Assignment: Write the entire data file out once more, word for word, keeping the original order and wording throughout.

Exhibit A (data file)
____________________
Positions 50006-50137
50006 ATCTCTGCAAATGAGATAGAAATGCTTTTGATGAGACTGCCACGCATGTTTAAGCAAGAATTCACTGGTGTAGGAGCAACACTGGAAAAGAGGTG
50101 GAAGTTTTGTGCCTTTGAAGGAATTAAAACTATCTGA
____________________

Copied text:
Positions 50006-50137
50006 ATCTCTGCAAATGAGATAGAAATGCTTTTGATGAGACTGCCACGCATGTTTAAGCAAGAATTCACTGGTGTAGGAGCAACACTGGAAAAGAGGTG
50101 GAAGTTTTGTGCCTTTGAAGGAATTAAAACTATCTGA